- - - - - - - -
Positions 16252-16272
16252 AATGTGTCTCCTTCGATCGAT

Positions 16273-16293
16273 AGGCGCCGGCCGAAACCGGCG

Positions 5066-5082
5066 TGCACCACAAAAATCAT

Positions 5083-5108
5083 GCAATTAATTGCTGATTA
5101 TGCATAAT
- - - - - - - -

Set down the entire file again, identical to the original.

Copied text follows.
Positions 16252-16272
16252 AATGTGTCTCCTTCGATCGAT

Positions 16273-16293
16273 AGGCGCCGGCCGAAACCGGCG

Positions 5066-5082
5066 TGCACCACAAAAATCAT

Positions 5083-5108
5083 GCAATTAATTGCTGATTA
5101 TGCATAAT